We talked with Kieron-Scott Woodhouse, Head Designer of the AD-Zero, and design student from The University of Middlesex, about not just the phone's technical insights; but the choices and inspirations taken while designing the phone, and the history of progress that has led to this stage.
Product design geeks will love this.
So the story went viral not so long ago that a rather small 3,000 strong organisation, called the Church of Kopimism, had been confirmed as a religion by Swedish Officials. You may know this more as another coined term: 'The Church of file sharing.'
Starting as a term used in Pirate forum conversations to invite copying of information in the early 2000s, 'Kopimi' soon expanded in definition to a way of life and belief in the freedom to copy and be copied, not for political reasons; but for a much deeper purpose: sharing information, copying and building upon it just as a DNA strand's ability to replicate and evolve. The religion follows a key set of axioms, and carries a powerful missionary message:
- Copying of information is ethically right.
- Dissemination of information is ethically right.
- Copymixing is a sacred kind of copying, moreso than the perfect, digital copying, because it expands and enhances the existing wealth of information
- Copying or remixing information communicated by another person is seen as an act of respect and a strong expression of acceptance and Kopimistic faith.
- The internet is holy.
- Code is law.
From all to one and from one to all – and then back again – exchange without beginning and without end. Everything to everyone’s delight, and everybody’s joy of it all. No one is excluded from the global community of knowledge and information sharing. Every believer has all knowledge – all knowledge is spread by every believer to all people without exception. Start the exponential cascade.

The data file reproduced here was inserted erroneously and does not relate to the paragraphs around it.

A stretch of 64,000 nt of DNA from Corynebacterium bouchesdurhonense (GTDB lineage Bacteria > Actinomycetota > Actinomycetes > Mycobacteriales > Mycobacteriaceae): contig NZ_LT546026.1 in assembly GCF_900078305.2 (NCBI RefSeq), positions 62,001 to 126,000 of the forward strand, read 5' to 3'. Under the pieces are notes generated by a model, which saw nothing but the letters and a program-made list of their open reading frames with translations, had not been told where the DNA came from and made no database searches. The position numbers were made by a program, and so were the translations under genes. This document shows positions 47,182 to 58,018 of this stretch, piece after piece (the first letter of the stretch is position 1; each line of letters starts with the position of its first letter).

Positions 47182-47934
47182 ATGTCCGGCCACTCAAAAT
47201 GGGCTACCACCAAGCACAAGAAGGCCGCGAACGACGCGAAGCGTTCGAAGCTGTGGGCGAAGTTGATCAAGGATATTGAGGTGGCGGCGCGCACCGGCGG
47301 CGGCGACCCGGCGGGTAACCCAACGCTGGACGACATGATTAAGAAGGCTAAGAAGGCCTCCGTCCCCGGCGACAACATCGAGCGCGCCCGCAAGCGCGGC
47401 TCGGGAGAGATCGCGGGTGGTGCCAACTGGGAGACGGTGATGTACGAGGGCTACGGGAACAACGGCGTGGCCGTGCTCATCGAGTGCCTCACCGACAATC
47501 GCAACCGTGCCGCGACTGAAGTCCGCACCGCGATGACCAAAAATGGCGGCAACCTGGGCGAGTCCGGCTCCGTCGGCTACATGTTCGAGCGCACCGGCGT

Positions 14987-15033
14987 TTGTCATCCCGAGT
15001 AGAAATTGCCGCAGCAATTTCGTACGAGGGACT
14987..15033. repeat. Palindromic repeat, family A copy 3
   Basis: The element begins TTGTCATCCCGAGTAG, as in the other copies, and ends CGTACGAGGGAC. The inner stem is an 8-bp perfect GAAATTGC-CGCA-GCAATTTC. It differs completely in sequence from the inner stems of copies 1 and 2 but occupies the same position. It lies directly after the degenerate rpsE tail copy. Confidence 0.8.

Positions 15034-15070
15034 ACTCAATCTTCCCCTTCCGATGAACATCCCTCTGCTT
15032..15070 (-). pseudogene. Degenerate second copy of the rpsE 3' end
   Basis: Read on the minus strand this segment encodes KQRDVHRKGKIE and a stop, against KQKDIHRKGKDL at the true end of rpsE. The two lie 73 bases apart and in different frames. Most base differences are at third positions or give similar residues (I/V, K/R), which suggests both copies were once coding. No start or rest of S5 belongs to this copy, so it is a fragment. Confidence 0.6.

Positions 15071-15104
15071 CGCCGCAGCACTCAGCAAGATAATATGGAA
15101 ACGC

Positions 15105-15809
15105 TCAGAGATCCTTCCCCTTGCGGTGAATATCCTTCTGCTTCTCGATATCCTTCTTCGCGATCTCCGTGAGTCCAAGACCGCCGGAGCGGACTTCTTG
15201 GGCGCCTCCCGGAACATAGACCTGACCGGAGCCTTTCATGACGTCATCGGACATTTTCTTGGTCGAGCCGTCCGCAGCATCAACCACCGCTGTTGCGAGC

Source: Kopimism USA
Christopher Carmean is in no way of special status beyond being a registered Kopimist living in America, as he urged to tell us before we began to ask him questions: "I am merely an enthusiastic Kopimist, hoping to share the faith in the USA and ultimately establish a legal non-profit entity to conduct religious services and charitable work." This made us much more appreciative, and all the more curious to hear his story.
It goes without saying that Chatroulette was definitely a hit in 2010. That was before one in every two random people you connected to had some form of genitalia out on display. However, founder Andrey Ternovskiy has a rather ingenious way of both controlling the pornographic content, and making money off it at the same time.
The name “orangutan” literally translates into English as “man of the forest”. It comes from Malay and Bahasa Indonesian orang (man) and hutan (forest).
Hitting viral news recently, the Orangutan Outreach charity effort has asked Apple to add a dedicated "Apps for Apes" category to their app store. This followed remarkable results the zoo keepers saw when giving the primate an iPad, allowing enrichment through the likes of Skype, video and picture drawing apps. Regardless of what sort of response (if any) they will receive off the Cupertino based technology company, it shone a spotlight on their conservation efforts.
The Orangutan is a critically endangered species, and the goal of the outreach is to save these highly intelligent creatures. Public support is more important than ever to protect and care for them. We instantly became fascinated by the curiosity that the Orangutans showed to this technology, and had to find out more. We spoke to Richard Zimmerman, Executive Director of Orangutan Outreach.